Dianna Geck, RN- Honolulu, HI
LT George H. Sterns- Honolulu, HI
Selma Yamamoto, PharmD- Honolulu, HI Student Associate
Monica Adams- Hilo, HI
John Sarinas- Honolulu, HI
Nancy B. Valla, RN- Honolulu, HI
LT Neeta Darity- Santa Rita, GU Student Associate
Vance Mizuba- Honolulu, HI Student Associate
CAPT Steven Medina, FACHE- Carlsbad, CA Fellow
Capt Hiram J. Ortiz- Honolulu, HI
Orianna A. Skomoroch- Lihue, HI

ACHE Fellow at the Forefront of Historic Change in Guam

By LT Vince Deguzman, BCPS, CGP, MBA, Naval Hospital Guam

For more than a century, Navy Medicine has maintained a strong impact in the island of Guam. From the arrival of the first Medical Officer of the USS Yosemite in 1899 to the construction of the current Naval Hospital after World War II, Navy Medicine has delivered quality healthcare to military beneficiaries in the region and the community. In late 2013, the proud tradition of quality service and positive relations with the local population of Guam will continue in a new state-of-the-art facility that will replace the current hospital. 

The new Naval Hospital Guam will be built at a cost of $158 million and will replace the current facility built in 1954. The 282,000-square-foot facility replacement hospital will have 42 inpatient beds beautifully situated on the cliffs overlooking Agana and the Philippine Sea. The project includes a six-bed intensive care unit and the added capability of magnetic resonance imaging (MRI). Designed to be eco-friendly, the building will achieve the requirements for Leadership in Energy and Environmental Design (LEED) Silver certification when completed. 

At the forefront of the military construction is Lieutenant Commander (LCDR) Daren Verhulst, FACHE, who is a healthcare administrator by trade. As the Senior Health Facility Planner for the Military Construction Project in Naval Hospital Guam, he was directly involved in the pre-planning process and building design. He serves as Navy Medicine’s on-site customer representative during construction of the new facility, and is responsible for the initial outfitting and transition activities for the new facility. “My job is to help deliver a modern replacement hospital that will meet the medical facility needs of our patient population today and in the future, and allow Navy Medicine to continue to provide the full spectrum of patient and family centered medical and surgical care to our beneficiaries,” stated LCDR Verhulst. He has been in the Navy for 22 years and has been an ACHE Fellow for four years.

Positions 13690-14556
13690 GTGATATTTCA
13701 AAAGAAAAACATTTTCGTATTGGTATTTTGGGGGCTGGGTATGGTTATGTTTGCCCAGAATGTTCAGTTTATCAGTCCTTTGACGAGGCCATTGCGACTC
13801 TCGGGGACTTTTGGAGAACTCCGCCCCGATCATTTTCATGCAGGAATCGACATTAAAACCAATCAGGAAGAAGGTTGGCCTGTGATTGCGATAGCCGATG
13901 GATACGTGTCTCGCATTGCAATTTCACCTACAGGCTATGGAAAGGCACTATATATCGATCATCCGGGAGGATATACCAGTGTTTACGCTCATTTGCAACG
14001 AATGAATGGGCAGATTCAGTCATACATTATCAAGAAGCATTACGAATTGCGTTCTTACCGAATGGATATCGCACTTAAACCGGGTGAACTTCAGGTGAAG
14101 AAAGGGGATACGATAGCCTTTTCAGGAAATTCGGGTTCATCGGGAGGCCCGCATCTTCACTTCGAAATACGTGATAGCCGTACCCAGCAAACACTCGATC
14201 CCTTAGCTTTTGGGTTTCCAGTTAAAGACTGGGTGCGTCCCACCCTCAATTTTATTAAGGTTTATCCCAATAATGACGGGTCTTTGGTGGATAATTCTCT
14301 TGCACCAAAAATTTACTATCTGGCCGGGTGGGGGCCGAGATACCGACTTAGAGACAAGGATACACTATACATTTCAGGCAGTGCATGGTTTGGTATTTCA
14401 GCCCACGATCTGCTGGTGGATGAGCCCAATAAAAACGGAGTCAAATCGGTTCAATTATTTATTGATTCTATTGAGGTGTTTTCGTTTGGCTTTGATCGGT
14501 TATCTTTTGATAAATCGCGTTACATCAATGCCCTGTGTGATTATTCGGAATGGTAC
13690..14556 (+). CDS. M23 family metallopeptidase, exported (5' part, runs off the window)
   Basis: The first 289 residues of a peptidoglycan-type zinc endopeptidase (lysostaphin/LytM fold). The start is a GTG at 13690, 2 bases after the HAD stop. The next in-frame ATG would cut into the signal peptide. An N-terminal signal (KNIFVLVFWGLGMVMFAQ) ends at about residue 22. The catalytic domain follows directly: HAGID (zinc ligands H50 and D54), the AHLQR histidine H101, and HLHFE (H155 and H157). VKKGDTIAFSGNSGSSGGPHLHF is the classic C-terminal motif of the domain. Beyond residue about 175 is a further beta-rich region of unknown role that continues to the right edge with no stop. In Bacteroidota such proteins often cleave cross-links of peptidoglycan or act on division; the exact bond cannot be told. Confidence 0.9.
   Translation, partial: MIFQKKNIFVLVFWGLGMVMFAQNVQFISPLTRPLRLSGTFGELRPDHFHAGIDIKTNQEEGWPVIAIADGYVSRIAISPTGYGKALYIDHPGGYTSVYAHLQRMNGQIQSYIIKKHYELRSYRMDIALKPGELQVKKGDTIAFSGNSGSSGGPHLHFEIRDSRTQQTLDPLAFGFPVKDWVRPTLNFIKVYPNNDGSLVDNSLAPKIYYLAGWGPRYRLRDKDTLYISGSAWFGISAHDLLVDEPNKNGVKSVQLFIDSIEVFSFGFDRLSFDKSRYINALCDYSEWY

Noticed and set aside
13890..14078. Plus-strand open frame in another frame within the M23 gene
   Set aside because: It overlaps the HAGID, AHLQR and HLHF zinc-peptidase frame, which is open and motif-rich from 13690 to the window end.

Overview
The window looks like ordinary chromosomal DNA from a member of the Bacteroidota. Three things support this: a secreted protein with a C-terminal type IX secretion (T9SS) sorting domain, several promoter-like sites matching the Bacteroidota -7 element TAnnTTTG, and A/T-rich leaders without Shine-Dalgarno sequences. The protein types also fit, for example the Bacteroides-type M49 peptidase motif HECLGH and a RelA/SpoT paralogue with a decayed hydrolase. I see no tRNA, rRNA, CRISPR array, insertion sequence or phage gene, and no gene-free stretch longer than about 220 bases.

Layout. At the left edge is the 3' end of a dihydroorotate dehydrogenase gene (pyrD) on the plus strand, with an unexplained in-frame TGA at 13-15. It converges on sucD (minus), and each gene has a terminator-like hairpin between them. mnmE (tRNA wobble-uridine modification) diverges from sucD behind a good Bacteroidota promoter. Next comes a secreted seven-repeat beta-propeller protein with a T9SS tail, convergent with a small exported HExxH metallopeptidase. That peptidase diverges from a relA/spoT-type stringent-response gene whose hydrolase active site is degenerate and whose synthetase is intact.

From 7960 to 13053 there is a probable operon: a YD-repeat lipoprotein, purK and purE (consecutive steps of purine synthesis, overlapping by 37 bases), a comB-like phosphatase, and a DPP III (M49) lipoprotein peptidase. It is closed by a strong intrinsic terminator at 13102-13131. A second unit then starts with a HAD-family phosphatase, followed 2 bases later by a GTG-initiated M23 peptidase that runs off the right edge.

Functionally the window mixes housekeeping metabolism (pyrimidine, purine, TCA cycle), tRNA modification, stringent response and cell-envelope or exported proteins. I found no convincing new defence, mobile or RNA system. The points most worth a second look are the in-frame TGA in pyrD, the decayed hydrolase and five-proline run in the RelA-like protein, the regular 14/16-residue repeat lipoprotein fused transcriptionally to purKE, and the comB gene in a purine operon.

HFMA Hawaii Chapter 2012 Annual Conference “Believe to Achieve”

By LTC Tanya A. Peacock, FACHE

The Hawaii chapter of the Healthcare Financial Management Association held their annual conference in Honolulu, HI. Titled “Believe to Achieve,” this conference focused on current issues in healthcare financing from a local perspective. ACHE participants received CEUs for attendance. The purpose of this article is to summarize the first two General Sessions of the conference to share healthcare knowledge with the Hawaii-Pacific Chapter of ACHE.

Frances Miller, JD, led the first General Session with her presentation on “Value for Money: Cost containment in an uncertain era.” She began her presentation with a discussion about reform and the current state of healthcare spending in the United States. The statistics regarding healthcare continue to be astounding. The United States is ranked #37 by the World Health organization. Eighteen percent of the population is uninsured, and the U.S. spent almost 18% of GDP on healthcare. (Defense spending is approximately 2%). Physician fees, scans and imaging, drug prices and hospital charges far exceed those of Canada and Europe. She postulates that healthcare prices are high in the United States due to the cost of drugs and devices, administrative overhead, the malpractice system, tighter regulations and technology.
Professor Miller tackled the subject of healthcare spending from the perspective of comparative effectiveness, personalized medicine, end of life care, and payment reforms. She suggests that these areas may be possibilities for cost containment.